Carbon dioxide is a greenhouse gas, so the increased carbon dioxide produced from both the more involved extraction process with unconventional oil, as well as burning the oil itself, has led to deep concerns about unconventional oil worsening the impacts of climate change.[37]


Sources of unconventional oil will be increasingly relied upon when conventional oil becomes more expensive due to depletion. Conventional oil sources are currently preferred because they are less expensive than unconventional sources. New technologies, such as steam injection for oil sands deposits, are being developed to reduce unconventional oil production costs.[citation needed]

In May 2013 the IEA in its Medium-Term Oil Market Report (MTOMR) said that the North American oil production surge led by unconventional oils - US light, tight oil (LTO) and Canadian oil sands - had produced a global supply shock that would reshape the way oil is transported, stored, refined and marketed.[38]

See alsoEdit


  1. ^ Overland, Indra (1 April 2016). "Energy: The missing link in globalization". Energy Research & Social Science. 14: 122–130. doi:10.1016/j.erss.2016.01.009.
  2. ^ International Energy Agency (IEA) 2001, p. 44.
  3. ^ International Energy Agency (IEA) 2011, p. 120.
  4. ^ a b "What is the difference between conventional and unconventional oil?". FAQs: Oil. International Energy Agency. Archived from the original on 2013-07-27. Retrieved 2013-12-28.
  5. ^ Gordon 2012, p. 1.
  6. ^ a b "Ch. Oil Sands Crude", The Global Range of Crude Oils (PDF), Canada Crude Handout, vol. 1, retrieved 2013-12-28
  7. ^ Kalmanovitch, Norm (28 December 2013), "Conventional crude would have spared Lac Megantic", Calgary Herald, Calgary, Alberta, retrieved 2013-12-28
  8. ^ "Environmental Challenges of Heavy Crude Oils". Battelle Memorial Institute. 2003. Archived from the original on 2007-06-23.
  9. ^ a b c d Alberta Energy 2013.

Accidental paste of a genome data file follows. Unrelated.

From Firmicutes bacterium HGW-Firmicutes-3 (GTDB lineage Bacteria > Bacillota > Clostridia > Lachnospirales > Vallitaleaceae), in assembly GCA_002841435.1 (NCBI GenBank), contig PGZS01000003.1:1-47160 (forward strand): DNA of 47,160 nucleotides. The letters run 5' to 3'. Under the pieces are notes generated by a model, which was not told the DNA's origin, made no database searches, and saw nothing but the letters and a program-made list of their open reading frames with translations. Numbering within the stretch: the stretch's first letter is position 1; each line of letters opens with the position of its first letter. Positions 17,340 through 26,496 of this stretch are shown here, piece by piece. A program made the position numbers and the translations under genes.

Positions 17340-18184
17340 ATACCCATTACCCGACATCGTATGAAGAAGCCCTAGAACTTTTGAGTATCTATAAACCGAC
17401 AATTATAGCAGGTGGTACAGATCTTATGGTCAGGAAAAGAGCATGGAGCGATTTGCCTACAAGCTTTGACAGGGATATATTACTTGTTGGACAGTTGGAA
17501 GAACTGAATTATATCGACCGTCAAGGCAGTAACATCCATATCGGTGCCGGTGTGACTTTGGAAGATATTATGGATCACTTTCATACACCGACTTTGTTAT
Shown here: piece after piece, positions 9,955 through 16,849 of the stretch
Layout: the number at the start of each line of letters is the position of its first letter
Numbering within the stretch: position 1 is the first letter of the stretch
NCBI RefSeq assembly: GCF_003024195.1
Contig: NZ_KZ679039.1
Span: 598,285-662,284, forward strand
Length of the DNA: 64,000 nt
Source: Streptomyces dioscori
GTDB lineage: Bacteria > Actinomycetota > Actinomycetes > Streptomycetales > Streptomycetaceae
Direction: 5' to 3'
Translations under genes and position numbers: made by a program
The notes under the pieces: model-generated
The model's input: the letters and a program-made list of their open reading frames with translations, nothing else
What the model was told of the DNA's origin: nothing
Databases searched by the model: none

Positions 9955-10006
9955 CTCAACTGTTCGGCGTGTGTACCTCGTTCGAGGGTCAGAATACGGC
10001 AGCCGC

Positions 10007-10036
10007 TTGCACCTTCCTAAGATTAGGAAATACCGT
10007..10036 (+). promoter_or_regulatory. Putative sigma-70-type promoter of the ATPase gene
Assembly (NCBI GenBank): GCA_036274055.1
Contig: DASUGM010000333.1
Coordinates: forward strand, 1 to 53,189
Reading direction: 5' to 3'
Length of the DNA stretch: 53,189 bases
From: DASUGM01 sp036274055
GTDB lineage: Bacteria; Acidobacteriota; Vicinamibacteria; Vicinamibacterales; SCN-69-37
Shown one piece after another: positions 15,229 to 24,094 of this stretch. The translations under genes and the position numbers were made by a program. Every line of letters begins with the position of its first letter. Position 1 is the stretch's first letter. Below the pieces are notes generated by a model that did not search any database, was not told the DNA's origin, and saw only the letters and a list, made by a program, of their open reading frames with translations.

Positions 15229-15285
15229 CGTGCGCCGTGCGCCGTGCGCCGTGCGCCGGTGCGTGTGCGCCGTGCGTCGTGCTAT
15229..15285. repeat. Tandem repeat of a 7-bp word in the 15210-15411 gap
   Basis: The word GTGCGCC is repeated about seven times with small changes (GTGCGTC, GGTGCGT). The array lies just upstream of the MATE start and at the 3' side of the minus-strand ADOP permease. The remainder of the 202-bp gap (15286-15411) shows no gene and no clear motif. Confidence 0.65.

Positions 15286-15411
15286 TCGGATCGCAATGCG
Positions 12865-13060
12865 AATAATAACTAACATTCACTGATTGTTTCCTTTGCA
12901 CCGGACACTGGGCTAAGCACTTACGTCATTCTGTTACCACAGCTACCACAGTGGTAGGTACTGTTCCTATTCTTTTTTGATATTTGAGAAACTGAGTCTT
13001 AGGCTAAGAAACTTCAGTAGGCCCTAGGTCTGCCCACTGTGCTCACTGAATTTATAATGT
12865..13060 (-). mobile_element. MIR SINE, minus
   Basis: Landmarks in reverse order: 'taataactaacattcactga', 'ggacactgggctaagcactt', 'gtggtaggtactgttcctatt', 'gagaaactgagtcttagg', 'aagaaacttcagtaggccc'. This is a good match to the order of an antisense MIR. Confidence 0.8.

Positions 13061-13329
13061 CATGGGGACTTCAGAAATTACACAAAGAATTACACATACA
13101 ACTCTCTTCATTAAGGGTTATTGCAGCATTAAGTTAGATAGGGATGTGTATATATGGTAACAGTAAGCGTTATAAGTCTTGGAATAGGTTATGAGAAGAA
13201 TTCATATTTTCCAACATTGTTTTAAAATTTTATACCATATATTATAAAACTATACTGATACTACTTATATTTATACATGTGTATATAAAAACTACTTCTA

10. ^ Alberta Energy 2006.
  11. ^ Lewis 2013.
  12. ^ Gardiner, Timothy (18 May 2009). "Canada oil sands emit more CO2 than average: report". Reuters. Retrieved 2012-06-03.
  13. ^ Strahan, David (8 December 2009). "Who's afraid of the tar sands?". Archived from the original on 2013-05-14.
  14. ^ *Mills, Robin M. (2008). The myth of the oil crisis: overcoming the challenges of depletion, geopolitics, and global warming. Greenwood Publishing Group. pp. 158–159. ISBN 978-0-313-36498-3.
  15. ^ International Energy Agency (IEA) 2012, p. 21.
  16. ^ a b International Energy Agency (IEA) 2013, p. 424.
  17. ^ World Energy Resources | 2013 Survey (PDF). World Energy Council. 2013. p. 2.46. ISBN 978-0-946121-29-8. Archived from the original (PDF) on 2015-04-14.
  18. ^ a b Koel 1999.
  19. ^ Luik 2009.
  20. ^ a b Survey of energy resources (PDF) (21st ed.). World Energy Council. 2007. pp. 93–115. ISBN 978-0-946121-26-7. Archived from the original (PDF) on 2011-04-09. Retrieved 2007-11-13.
  21. ^ a b Dyni 2006.
  22. ^ "Oil". World Energy Resources | 2016 (PDF) (Report). World Energy Council. 2016. ISBN 978-0-946121-62-5.
  23. ^ Francu et al. 2007, p. 1.
  24. ^ Brendow 2003.
  25. ^ Qian, Wang & Li 2003.
  26. ^ "About Oil Shale". Argonne National Laboratory. Retrieved 2007-10-20.
  27. ^ Altun et al. 2006.
  28. ^ a b Bartis et al. 2005.
  29. ^ "What Solutions Does CWT Offer?". Changing World Technologies. 2010. Retrieved 2010-12-11.
  30. ^ a b Cushing LJ, Chau K, Franklin M, Johnston JE (2021). "Up in Smoke: Characterizing the Population Exposed to Flaring from Unconventional Oil and Gas Development in the Contiguous US". Environ. Res. Lett. 16. 034032.
  31. ^ Hopper, Leigh (17 July 2020). "Living Near Natural Gas Flaring Poses Health Risks for Pregnant Women and Babies". HSC News. University of Southern California.
  32. ^ "Frequent, Routine Flaring May Cause Excessive, Uncontrolled Sulfur Dioxide Releases" (PDF). Enforcement Alert. Washington, D.C.: EPA. October 2000. EPA 300-N-00-014.
  33. ^ "Special Wastes". United States Environmental Protection Agency. 9 March 2009. Retrieved 2009-12-30.
  34. ^ "Heavy_Oil_Fact_Sheet" (PDF). California Department of Oil Gas and Geothermal Resources. United States Federal Government. 17 June 2006. Retrieved 2010-12-09.
  35. ^ "Oil_Shale_Environmental_Fact_Sheet" (PDF). DOE Office of Petroleum Reserves. United States Federal Government. Retrieved 2010-12-09.
  36. ^ "Coal_to_FT_Liquids_Fact_Sheet" (PDF). DOE Office of Petroleum Reserves. United States Federal Government. Retrieved 2010-12-09.
  37. ^ "The Third Carbon Age". TomDispatch.com. 8 August 2013. Retrieved 2013-10-03.
  38. ^ "Supply shock from North American oil rippling through global markets", IEA, International Energy Agency, 14 May 2013, retrieved 2013-12-28


Further readingEdit